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Xinhua: Is the U.S.’s Perverse Eavesdropping Addiction Curable?

Xinhua published a commentary regarding the surveillance wiretapping that U.S. intelligence agencies have been conducting. A report that Snowden’s exposed document revealed that the United States and New Zealand intelligence agencies have cooperated in monitoring the Chinese Consulate General’s diplomatic communications in Auckland is what triggered the commentary. Below is an excerpt from the publication: 

“U.S. intelligence agencies have become addicted to and pervasive in engaging in wiretaps; it does not matter what regions and venues are involved. The latest disclosure has only added another footnote to the world’s largest hacking empire’s hidden secret.” “Snowden’s exposed evidence proves that China is one of the main targets of U.S. illegal wiretapping and eavesdropping; it covers national government leaders, research institutions, universities, and enterprises.” 

“The reason that America is so interested and so unscrupulous in ‘wiretapping’ China is simply to steal intelligence and master all that it can about China’s trends. The reason for the ‘eavesdropping addiction,’ is that the U.S. still hopes to ‘safeguard national security.’ It is to keep America’s leading position in the field of global diplomacy, the economy, science, and technology, and always be aware of those areas in which China is making rapid progress. ‘It is because of fear that China will surpass the U.S. to become the world’s superpower.’" “What is more ridiculous is that the United States, for many years, has been crying ‘stop thief’ [as a thief], and has been using ‘Chinese spies and hacking attacks’ as a continual excuse to put pressure on China. In fact, the United States is the perverse example of ‘a wiretapping addict’ and ‘the hacking empire.’"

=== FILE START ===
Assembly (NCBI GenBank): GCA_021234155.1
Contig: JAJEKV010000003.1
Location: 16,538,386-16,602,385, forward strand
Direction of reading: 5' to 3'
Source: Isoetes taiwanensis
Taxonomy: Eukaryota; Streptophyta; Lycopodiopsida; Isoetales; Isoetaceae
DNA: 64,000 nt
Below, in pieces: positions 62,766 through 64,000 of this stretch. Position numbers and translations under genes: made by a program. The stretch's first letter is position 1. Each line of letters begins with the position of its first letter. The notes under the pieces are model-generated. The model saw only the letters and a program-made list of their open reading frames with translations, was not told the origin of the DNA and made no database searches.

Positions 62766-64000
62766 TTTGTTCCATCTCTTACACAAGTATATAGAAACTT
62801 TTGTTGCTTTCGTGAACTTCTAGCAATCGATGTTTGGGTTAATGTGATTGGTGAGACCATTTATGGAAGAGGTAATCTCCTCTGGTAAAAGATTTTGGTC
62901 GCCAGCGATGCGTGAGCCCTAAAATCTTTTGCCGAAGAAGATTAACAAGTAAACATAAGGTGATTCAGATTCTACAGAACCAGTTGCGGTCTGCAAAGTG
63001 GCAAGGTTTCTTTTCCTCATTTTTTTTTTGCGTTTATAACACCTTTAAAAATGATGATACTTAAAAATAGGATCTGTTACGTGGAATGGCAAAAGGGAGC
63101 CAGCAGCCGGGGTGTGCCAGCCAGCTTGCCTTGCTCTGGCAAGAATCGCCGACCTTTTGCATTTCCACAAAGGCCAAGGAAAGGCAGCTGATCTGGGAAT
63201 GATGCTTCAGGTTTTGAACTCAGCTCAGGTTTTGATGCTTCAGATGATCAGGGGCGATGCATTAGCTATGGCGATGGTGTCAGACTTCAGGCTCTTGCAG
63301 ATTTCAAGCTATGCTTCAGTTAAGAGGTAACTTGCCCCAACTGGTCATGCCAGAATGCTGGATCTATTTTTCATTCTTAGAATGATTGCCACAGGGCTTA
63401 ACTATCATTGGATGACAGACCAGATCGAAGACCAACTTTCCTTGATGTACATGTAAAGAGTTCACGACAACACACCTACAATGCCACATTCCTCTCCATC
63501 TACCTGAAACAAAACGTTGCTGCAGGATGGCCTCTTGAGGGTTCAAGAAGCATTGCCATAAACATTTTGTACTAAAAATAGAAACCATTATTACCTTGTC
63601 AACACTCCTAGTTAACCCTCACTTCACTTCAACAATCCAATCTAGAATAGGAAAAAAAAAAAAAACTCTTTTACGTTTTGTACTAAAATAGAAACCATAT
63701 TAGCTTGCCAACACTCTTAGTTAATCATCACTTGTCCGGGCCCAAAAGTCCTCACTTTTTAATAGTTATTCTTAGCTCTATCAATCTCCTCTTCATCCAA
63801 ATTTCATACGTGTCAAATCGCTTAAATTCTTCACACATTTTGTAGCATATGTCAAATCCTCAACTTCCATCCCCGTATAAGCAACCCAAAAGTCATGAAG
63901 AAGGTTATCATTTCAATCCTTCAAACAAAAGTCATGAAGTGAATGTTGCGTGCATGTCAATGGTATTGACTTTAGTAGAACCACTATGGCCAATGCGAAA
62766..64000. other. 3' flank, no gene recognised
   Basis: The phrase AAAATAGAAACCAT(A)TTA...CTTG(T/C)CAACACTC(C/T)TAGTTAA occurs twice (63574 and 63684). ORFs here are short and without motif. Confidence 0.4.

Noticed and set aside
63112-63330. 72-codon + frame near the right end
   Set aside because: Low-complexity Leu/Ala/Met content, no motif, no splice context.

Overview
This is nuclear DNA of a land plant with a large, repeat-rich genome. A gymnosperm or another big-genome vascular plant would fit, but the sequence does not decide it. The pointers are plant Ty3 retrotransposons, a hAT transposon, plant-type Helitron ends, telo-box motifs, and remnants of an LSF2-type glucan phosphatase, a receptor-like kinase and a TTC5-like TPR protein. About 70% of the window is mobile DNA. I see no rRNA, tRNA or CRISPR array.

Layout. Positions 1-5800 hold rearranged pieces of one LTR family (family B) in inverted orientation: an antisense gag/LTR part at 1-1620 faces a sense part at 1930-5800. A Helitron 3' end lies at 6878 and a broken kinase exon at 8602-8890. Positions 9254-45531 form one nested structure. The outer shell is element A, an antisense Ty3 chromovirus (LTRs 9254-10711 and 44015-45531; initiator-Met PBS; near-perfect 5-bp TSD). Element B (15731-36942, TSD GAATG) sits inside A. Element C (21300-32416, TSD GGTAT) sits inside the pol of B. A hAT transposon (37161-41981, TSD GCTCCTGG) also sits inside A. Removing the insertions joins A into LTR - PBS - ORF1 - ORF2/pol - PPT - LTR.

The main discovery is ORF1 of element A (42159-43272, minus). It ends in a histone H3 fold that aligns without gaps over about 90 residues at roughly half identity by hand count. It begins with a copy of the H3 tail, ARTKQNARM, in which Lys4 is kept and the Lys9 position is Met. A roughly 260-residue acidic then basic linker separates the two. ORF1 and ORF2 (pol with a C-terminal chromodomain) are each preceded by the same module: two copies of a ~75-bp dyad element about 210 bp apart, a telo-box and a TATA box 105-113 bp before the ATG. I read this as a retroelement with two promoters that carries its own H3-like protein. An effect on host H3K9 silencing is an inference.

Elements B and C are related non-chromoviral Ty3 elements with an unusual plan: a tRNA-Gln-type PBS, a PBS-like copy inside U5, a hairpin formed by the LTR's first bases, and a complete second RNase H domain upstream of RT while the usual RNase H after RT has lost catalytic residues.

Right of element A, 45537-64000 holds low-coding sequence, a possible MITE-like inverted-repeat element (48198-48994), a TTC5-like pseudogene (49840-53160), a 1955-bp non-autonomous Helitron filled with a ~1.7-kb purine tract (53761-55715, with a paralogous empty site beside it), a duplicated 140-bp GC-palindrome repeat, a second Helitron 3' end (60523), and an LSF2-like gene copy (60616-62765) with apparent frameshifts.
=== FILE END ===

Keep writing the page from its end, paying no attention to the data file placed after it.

“Overseas, the United States’ intelligence-gathering behavior has repeatedly crossed the bottom line of what can be tolerated. In the United States, monitoring has sparked controversy over violations of citizens’ privacy. However, the U.S. authorities do not seem to intend to stop. After the 2013 wiretapping scandal, U.S. President Barack Obama refused to apologize. Instead, he argued that the American government has maintained a good balance in safeguarding national security and the protection of citizens’ privacy.” 
“Thus, although the United States has lost the moral high ground, it still insists on talking with high-sounding rhetoric. The U.S. has neither given a reasonable ‘antidote’ to hacking, eavesdropping, and surveillance; nor does it intend to take the initiative to cure its ‘eavesdropping addiction.’" 

Source: Xinhua, April 20, 2015